Pennsylvania Turnpike to lay off about 500 employees

Pennsylvania

Layoffs due to an all-electronic system were anticipated for early 2022 but after COVID-19, cash collections will not return

HARRISBURG, Pa. (WKBN) – The Pennsylvania Turnpike Commission announced it will be laying off about 500 employees, including mostly toll collectors and fare-collection personnel.

On March 16, the turnpike implemented a cashless, all-electronic system to help prevent the spread of COVID-19.

The commission said Tuesday the new system will be permanent, resulting in the layoffs.

“I deeply regret that we have reached this point, but the world has been irrevocably changed by the global pandemic,” said Mark Compton, CEO of the Pennsylvania Turnpike Commission. “This pandemic had a much greater impact than anyone could have foreseen. The PA Turnpike has not been spared from COVID-19.”

There will be no return to cash collections on the turnpike. Drivers will move through the lanes at posted speeds without stopping, and their tolls will be assessed through E-ZPass or a toll-by-plate invoice will sent in the mail.

The layoff process should start this week, with the first employee separations on or after June 18.

“This is a painful day for all of us at the commission,” Compton said. “I want to thank these men and women for their dedication and hard work over the years. I assure them we will continue to assist them during this transition.”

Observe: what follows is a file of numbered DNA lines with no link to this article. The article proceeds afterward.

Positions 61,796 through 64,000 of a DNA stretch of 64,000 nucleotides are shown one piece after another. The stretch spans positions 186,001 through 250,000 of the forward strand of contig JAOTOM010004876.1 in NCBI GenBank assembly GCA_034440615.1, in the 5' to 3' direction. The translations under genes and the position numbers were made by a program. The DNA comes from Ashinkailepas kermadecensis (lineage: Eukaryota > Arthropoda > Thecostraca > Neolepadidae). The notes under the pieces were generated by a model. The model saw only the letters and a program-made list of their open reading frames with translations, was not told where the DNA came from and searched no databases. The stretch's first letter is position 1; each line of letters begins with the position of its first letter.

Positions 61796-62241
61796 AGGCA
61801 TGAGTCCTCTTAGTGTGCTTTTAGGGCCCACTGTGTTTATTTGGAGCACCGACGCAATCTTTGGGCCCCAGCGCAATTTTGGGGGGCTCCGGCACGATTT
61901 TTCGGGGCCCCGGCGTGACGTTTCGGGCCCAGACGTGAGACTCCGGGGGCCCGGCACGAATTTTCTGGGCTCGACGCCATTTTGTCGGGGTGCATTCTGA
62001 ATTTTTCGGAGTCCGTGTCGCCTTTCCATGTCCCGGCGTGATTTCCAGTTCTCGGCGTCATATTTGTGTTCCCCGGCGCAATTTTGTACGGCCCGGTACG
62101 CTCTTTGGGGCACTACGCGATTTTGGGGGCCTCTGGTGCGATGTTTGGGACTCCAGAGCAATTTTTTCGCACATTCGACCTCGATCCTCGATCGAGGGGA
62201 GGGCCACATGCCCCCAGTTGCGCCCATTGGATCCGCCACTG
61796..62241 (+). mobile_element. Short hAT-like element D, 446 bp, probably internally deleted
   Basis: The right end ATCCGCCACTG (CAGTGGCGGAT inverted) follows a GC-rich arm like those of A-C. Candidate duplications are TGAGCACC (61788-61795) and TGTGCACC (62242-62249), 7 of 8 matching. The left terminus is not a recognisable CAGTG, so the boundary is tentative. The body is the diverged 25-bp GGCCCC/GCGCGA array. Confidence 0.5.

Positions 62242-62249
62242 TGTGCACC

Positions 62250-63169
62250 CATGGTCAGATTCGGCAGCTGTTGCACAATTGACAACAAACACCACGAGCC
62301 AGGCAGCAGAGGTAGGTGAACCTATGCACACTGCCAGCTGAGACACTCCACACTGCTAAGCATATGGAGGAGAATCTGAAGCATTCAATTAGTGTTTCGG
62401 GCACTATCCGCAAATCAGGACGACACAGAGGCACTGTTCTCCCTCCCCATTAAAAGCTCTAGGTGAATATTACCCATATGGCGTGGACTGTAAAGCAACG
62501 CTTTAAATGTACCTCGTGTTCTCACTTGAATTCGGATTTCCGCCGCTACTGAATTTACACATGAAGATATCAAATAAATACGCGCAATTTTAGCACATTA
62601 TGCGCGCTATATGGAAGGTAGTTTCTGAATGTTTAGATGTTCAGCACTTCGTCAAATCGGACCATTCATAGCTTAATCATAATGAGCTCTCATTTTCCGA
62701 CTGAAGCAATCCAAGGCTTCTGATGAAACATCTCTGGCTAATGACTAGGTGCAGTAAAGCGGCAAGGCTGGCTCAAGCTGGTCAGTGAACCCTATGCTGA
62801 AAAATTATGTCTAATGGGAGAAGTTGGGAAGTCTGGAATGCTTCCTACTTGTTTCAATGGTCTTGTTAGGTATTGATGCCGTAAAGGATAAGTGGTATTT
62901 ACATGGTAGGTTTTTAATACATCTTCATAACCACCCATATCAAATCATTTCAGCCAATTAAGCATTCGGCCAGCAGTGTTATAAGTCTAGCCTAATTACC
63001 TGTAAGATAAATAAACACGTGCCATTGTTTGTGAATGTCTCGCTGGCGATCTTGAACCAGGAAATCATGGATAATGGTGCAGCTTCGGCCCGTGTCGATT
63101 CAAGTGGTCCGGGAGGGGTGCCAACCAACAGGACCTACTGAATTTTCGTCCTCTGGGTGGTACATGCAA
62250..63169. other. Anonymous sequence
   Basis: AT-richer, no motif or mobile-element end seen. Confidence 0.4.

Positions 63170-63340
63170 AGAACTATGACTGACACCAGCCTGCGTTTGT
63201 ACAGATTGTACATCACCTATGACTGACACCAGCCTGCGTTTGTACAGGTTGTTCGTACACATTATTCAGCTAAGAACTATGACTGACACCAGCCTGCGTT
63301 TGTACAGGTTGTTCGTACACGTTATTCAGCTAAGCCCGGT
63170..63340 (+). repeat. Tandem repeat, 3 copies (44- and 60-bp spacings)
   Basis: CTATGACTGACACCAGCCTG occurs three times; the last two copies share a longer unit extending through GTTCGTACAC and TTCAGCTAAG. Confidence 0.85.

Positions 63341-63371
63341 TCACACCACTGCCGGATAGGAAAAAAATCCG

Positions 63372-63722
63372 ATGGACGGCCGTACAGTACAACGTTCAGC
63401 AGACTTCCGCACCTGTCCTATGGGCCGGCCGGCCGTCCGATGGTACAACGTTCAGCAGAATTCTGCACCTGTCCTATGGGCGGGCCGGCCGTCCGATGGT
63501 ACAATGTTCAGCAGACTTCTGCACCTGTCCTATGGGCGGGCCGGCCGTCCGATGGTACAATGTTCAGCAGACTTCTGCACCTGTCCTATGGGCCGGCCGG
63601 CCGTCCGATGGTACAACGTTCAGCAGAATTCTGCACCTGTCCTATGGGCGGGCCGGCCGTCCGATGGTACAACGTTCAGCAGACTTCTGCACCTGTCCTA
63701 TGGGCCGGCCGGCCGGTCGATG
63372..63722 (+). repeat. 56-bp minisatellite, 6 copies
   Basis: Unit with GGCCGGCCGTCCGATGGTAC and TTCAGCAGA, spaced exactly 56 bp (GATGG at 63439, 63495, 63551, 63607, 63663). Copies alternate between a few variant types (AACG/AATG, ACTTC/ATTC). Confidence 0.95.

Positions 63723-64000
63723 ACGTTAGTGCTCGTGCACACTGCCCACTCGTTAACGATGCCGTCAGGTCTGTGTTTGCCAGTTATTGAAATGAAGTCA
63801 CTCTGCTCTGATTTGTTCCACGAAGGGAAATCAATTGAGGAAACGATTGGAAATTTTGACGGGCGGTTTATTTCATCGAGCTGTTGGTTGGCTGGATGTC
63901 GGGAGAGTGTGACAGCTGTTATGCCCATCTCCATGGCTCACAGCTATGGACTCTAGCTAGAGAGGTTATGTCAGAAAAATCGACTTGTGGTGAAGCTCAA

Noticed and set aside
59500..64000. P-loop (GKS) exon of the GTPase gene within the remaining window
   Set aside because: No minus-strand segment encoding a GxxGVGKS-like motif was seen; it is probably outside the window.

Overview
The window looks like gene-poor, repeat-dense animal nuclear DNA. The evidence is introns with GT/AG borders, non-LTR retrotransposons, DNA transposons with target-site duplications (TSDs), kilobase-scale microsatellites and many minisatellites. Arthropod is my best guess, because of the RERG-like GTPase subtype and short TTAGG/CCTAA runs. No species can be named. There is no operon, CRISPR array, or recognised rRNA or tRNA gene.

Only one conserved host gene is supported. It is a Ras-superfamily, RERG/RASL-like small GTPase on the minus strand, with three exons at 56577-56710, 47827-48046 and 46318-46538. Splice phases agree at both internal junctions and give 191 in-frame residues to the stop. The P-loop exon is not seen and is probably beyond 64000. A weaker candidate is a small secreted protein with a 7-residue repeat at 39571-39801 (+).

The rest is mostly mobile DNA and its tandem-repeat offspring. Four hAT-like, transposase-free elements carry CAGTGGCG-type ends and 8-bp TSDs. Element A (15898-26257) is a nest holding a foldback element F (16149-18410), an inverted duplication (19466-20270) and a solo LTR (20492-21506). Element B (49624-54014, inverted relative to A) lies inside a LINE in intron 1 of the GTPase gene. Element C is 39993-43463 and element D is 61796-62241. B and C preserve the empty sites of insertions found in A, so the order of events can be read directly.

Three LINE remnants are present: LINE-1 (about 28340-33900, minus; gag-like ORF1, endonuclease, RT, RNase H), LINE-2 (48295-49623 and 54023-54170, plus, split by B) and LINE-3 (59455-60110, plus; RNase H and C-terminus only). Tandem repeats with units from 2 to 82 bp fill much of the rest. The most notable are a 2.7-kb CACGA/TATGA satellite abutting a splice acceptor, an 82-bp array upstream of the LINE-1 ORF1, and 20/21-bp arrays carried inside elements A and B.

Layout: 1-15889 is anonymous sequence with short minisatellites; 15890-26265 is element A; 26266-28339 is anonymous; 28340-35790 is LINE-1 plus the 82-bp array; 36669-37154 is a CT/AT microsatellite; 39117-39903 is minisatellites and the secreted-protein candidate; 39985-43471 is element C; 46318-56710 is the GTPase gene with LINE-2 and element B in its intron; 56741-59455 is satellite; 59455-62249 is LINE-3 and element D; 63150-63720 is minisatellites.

Due to the pandemic, Compton said traffic dropped by almost 50% since March compared to 2019. Toll revenues also dropped by more than $100 million for the fiscal year, which ended May 31.

“From the start, we have taken a phased, deliberate approach to offset revenue loss that offers a degree of flexibility to adapt depending on the crisis’ duration,” Compton said. “To date, the commission has taken several steps to cut costs. However, it has become clear these steps are not enough.”

Some of those steps include cutting capital spending by 25%, putting a hiring freeze in place and delaying its July transit-funding payment of $112.5 million to Pennsylvania.

Aside from cutting costs, the permanent move to the new system was driven by health and safety concerns.

“Ceasing cash collections in March to protect employees and customers was the right decision,” he explained. “But we did not know then how severe the impact would be. With the associated dangers, we cannot risk returning to cash collections. AET continues to be the best choice for our customers and this organization’s future.”

Compton said they are working to help affected employees through their transition, including retaining certain health benefits for up to two years.

The turnpike started looking into an all-electronic system in 2011 and planned to implement one in the future. Layoffs were originally anticipated for early 2022.

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